Critical Naturalism: The Manifesto and Critical Realism
Urs Lindner
Krisis 2023, 43 (1): 110-113.
The prior issue of Krisis (42:1) published Critical Naturalism: A Manifesto, with the aim to
instigate a debate of the issues raised in this manifesto the necessary re-thinking of the role
(and the concept) of nature in critical theory in relation to questions of ecology, health, and
inequality. Since Krisis considers itself a place for philosophical debates that take contempo-
rary struggles as starting point, it issued an open call and solicited responses to the manifesto.
This is one of the sixteen selected responses, which augment, specify, or question the assump-
tions and arguments of the manifesto.
Critical naturalism, Critical realism, Pragmatism, Frankfurt school, Critical theory
This work is licensed under a Creative Commons Attribution 4.0 International License (CC
BY 4.0). © 2023 The author(s).
Krisis 2023, 43 (1)
Critical Naturalism: The Manifesto and Critical Realism
Urs Lindner
When I read the Critical Naturalism manifesto (Gregoretto et al. 2022), I had mixed feelings.
On the one hand, I was enthusiastic about it. Finally, there are guys from the Frankfurt School
who try to overcome its anthropocentrism and its retreat to second order critique, and develop
philosophical tools that may allow to grasp the planetary crises we face. That this includes
questioning established practices of philosophy and critical theory is one of the important mes-
sages of the manifesto. There may be minor weaknesses in it. Subsuming, for example, Nancy
Fraser’s innovative work on capitalism as an institutionalized social order under Social Repro-
duction Theory, and criticizing her for dualisms she has successfully historicized (Fraser and
Jaeggi 2018), is not very convincing. But even its weaknesses prove the point of the manifesto.
Critical Naturalism (CN), I would argue, is a great framework for making philosophical sense
of Fraser’s social theoretical innovations. In the last decade, we have seen under the labels of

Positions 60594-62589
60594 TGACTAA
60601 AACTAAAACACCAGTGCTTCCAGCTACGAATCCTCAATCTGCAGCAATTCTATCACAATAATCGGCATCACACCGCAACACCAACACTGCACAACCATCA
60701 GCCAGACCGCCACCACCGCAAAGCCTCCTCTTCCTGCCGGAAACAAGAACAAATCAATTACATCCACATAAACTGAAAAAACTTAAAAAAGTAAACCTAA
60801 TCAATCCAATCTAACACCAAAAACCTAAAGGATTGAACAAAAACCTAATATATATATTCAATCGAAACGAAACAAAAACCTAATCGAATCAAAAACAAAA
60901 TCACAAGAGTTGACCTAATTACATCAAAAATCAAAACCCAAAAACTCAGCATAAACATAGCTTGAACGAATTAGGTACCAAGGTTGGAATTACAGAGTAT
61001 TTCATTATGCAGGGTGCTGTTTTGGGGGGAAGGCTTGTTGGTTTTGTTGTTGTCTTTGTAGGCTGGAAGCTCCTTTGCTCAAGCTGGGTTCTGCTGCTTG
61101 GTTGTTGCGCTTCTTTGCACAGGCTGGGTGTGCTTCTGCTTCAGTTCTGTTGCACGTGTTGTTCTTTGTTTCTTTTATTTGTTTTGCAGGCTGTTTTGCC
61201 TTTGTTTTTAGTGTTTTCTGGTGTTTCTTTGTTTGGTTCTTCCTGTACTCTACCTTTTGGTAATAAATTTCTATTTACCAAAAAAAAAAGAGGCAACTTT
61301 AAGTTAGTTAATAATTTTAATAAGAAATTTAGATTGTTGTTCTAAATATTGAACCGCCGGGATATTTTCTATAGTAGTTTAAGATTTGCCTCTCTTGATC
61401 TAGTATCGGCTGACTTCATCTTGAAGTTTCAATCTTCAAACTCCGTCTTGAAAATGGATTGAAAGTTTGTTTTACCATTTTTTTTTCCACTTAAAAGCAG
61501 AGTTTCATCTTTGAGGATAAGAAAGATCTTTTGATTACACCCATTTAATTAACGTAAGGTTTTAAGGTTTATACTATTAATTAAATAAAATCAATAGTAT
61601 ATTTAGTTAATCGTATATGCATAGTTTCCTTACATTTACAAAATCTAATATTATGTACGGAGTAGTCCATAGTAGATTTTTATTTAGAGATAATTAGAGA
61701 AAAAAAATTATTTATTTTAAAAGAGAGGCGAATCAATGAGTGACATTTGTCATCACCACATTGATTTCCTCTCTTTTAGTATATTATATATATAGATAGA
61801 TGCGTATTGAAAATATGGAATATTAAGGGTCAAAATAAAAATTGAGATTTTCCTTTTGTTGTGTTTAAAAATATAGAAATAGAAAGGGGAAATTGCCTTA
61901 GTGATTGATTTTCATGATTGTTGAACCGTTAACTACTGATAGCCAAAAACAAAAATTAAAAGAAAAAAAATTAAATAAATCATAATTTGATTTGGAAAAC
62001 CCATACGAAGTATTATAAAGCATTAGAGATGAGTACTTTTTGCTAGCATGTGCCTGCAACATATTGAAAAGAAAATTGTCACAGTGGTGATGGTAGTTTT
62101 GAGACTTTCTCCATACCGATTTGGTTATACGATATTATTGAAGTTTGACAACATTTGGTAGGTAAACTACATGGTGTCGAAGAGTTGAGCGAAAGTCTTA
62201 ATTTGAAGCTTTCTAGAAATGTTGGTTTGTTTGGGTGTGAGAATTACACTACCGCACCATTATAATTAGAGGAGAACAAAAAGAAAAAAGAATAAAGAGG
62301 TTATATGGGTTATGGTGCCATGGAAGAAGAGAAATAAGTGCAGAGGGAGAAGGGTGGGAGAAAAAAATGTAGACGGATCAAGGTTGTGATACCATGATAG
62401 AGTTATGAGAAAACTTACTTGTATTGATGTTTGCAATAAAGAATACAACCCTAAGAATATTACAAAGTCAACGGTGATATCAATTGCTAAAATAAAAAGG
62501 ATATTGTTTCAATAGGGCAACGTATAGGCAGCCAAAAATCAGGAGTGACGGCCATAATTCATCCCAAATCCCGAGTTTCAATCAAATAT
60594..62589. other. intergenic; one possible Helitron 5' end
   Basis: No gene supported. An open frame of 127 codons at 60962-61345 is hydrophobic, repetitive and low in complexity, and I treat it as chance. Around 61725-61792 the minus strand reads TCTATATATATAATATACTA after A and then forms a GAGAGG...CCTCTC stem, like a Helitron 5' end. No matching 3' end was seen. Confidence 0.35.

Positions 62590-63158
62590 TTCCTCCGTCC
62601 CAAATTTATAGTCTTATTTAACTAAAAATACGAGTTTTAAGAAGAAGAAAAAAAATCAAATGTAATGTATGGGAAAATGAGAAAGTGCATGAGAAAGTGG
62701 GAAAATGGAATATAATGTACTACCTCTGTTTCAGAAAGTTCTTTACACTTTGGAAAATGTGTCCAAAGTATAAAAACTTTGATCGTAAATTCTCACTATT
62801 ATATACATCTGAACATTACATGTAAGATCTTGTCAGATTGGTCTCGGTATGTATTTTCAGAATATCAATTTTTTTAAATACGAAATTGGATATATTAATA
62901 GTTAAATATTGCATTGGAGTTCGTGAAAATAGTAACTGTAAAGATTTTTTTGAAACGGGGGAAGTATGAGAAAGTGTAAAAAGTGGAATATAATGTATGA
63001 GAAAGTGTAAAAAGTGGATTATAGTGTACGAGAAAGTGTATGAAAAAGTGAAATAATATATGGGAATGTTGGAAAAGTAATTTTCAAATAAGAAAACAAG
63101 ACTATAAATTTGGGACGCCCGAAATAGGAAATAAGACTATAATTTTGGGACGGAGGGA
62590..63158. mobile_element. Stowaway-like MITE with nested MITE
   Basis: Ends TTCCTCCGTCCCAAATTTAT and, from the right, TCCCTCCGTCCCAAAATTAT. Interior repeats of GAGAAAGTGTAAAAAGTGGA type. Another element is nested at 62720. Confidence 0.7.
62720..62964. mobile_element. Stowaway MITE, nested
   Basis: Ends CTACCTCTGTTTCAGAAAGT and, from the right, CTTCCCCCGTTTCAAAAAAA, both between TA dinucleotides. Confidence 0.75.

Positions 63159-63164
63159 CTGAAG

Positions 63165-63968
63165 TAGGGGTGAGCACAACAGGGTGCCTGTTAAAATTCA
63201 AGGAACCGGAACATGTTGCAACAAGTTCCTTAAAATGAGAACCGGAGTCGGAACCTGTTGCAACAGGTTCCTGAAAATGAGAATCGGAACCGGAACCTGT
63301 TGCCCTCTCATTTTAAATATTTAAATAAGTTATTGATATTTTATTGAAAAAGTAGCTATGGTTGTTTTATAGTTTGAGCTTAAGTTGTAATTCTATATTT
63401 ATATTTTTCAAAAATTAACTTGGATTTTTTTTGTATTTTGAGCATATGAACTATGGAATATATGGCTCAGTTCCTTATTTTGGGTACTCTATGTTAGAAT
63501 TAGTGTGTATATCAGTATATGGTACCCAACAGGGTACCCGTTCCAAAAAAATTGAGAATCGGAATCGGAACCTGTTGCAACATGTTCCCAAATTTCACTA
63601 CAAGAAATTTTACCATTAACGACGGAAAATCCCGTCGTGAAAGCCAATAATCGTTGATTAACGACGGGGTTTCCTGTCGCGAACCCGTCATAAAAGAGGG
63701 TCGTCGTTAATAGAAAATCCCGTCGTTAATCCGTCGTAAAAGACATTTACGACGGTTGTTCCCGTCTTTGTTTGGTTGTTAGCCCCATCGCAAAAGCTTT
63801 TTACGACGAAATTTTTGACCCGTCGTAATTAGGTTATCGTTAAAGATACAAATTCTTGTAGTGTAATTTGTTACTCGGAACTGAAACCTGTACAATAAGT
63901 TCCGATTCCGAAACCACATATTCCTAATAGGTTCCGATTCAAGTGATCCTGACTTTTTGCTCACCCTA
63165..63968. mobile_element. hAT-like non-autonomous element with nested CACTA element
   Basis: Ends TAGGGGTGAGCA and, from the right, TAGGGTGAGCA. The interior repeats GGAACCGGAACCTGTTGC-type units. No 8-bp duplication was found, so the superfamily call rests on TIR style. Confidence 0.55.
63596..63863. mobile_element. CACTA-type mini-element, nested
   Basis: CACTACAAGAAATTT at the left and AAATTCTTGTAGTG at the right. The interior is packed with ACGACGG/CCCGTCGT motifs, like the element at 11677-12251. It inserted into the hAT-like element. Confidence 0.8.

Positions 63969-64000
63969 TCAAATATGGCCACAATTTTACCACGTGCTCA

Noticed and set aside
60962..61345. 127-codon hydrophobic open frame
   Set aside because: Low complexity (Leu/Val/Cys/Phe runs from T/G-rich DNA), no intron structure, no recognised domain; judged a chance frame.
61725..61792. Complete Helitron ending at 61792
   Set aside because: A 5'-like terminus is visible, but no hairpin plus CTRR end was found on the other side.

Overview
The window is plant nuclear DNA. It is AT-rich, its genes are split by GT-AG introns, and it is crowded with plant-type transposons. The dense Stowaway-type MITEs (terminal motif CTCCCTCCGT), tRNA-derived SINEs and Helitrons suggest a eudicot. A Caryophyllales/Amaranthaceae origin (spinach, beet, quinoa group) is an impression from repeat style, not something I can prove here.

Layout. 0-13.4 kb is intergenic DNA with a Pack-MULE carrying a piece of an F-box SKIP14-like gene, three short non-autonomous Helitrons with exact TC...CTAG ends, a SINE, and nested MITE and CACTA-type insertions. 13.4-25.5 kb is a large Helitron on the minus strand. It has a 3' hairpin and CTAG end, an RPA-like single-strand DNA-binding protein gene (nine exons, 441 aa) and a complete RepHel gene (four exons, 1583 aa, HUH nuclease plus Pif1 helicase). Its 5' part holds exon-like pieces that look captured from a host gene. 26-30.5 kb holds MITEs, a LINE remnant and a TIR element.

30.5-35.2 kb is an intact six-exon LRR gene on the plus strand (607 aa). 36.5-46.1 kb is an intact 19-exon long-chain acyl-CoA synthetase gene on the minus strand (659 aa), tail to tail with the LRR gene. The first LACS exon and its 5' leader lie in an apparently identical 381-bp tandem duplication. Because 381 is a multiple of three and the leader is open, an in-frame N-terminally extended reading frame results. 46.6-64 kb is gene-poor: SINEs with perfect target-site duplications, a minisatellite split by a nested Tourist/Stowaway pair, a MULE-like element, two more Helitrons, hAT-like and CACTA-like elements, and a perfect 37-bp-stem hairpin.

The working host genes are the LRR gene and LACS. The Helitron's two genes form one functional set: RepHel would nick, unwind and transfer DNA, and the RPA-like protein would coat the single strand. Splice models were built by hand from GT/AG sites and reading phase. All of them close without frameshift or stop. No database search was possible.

“new materialism” and the “ontological turn”, initiatives that were only peripheral to what
philosophers understand as materialism or realism. By contrast, the CN of the manifesto is
critical and naturalist in the best philosophical sense.
On the other hand, I was baffled (and angry). The platform that the manifesto wants to initiate
has already existed for decades. In 1979, Indian-British philosopher Roy Bhaskar published a
book titled The Possibility of Naturalism: A Philosophical Critique of the Contemporary Hu-
man Sciences, which developed “critical naturalism” as a programmatic term for critical the-
ory. In the 1980s, Critical Realism (CR) emerged as a trans-disciplinary platform in the UK,
synthesizing Bhaskar’s two main initiatives: “transcendental realism” as a philosophy of the
natural sciences, and “critical naturalism” as a philosophy of the human sciences. Since then,
CR has succeeded globally primarily as a critical meta-theory of the social sciences, which is
why it is fair to say that CN is its core project. It is astonishing that the authors of the manifesto
do not even mention this platform for naturalist critical theory.
Bob Jessop once said that CR is a “broad church” allowing for different elaborations.
I am
sceptical about several of its elaborations, and I find the guru cultus around Bhaskar that some
Critical Realists practice quite problematic. But I consider its CN core, what I call basic CR,
Krisis 2023, 43 (1)
reasonable and helpful. And I do not see any significant philosophical differences between
basic CR and the CN of the manifesto.
Can I prove my point within an article of 1000 words? Hardly so. But let me give you at least
some hints: The core meaning of “critical” in the manifesto is that philosophy should do all it
can in order to help save the planet and establish sustainable, egalitarian and caring life forms
both amongst humans and in their interactions with non-human nature. The same holds for
CR. Just look at the title of Bhaskar’s third book (Scientific Realism and Human Emancipation,
1986), the titles of the many CR-conferences that took place since the 1980s
or the introduc-
tions by Andrew Collier (1994) and Doug Porpora (2015).
The authors of the manifesto have chosen a stipulative procedure. They identify three fields
they consider central in order to address the current crises (ontology, anthropology, and social
theory) and indicate what CN may mean with respect to each. Let me suggest, in the spirit of
CR, a more explicative procedure and follow established philosophical meanings of naturalism
with regard to ontology, epistemology, and ethics.
Ontologically, the major claim of the manifesto is made with reference to Dewey: CN is both
anti-reductionist and anti-dualist. This is also the thrust of Bhaskar’s 1979 book, which devel-
oped a double critique of positivism and hermeneutics, criticizing, amongst others, Frankfurt
School’s tendency to understand nature as a primarily ideological device. There have been
extensive debates in CR about whether “emergence” and “stratification” are good concepts for